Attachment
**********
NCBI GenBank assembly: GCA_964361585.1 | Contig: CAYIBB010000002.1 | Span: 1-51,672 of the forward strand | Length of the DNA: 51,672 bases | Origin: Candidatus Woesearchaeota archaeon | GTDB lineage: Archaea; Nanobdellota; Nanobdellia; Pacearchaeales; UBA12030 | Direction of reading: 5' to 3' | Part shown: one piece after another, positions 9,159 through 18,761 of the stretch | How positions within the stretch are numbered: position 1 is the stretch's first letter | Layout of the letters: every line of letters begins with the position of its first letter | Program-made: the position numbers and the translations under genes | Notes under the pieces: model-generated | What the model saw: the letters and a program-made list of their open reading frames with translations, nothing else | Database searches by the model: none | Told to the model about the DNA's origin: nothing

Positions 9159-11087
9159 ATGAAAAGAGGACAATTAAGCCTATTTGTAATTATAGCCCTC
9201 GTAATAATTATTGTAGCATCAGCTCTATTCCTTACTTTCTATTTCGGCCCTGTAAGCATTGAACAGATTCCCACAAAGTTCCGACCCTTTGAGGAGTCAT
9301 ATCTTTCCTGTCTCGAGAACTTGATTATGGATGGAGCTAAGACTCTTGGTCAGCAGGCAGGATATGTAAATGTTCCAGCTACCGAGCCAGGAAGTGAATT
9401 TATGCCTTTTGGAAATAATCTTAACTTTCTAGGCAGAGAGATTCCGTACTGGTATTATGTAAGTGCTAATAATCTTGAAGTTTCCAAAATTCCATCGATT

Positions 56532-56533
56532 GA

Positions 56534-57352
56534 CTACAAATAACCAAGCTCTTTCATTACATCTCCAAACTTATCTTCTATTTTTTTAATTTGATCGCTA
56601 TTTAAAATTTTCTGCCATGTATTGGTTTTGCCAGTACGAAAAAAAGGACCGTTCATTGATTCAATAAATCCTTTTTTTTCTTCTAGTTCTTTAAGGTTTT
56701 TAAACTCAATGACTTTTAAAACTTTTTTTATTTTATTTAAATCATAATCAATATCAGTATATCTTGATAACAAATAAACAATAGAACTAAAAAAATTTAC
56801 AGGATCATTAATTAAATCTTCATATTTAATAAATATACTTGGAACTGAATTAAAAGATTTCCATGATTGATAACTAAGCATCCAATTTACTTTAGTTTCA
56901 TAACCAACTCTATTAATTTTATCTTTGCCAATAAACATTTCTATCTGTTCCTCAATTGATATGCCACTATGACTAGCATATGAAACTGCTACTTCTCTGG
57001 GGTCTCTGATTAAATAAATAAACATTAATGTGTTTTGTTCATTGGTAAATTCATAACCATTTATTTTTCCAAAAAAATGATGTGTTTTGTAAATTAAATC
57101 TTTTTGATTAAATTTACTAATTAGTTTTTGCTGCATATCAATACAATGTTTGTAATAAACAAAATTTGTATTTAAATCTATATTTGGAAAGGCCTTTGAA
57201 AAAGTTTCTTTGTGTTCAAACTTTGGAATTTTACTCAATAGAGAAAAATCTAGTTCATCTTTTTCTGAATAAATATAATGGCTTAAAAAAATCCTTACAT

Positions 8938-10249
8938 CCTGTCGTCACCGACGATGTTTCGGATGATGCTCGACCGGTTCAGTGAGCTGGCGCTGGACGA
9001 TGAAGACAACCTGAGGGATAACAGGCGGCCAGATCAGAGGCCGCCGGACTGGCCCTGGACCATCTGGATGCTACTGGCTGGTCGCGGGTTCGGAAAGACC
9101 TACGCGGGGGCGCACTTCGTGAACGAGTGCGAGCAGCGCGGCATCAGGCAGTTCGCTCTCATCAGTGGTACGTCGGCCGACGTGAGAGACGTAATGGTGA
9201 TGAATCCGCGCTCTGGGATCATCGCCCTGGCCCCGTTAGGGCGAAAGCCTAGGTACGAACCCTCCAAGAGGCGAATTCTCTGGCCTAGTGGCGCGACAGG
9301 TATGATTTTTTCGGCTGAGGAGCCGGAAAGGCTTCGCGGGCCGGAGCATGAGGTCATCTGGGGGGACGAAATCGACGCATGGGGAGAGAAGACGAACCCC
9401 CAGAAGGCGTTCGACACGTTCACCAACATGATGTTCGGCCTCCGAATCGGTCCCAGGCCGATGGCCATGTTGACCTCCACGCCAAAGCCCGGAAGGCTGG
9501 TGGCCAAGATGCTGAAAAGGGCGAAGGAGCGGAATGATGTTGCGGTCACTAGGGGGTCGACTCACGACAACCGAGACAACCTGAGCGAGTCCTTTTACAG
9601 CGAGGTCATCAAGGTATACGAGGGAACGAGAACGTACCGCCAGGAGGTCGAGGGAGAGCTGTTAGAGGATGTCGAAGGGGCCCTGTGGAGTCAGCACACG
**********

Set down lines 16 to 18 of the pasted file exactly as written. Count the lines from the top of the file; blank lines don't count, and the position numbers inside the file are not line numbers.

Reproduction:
57101 TTTTTGATTAAATTTACTAATTAGTTTTTGCTGCATATCAATACAATGTTTGTAATAAACAAAATTTGTATTTAAATCTATATTTGGAAAGGCCTTTGAA
57201 AAAGTTTCTTTGTGTTCAAACTTTGGAATTTTACTCAATAGAGAAAAATCTAGTTCATCTTTTTCTGAATAAATATAATGGCTTAAAAAAATCCTTACAT

Positions 8938-10249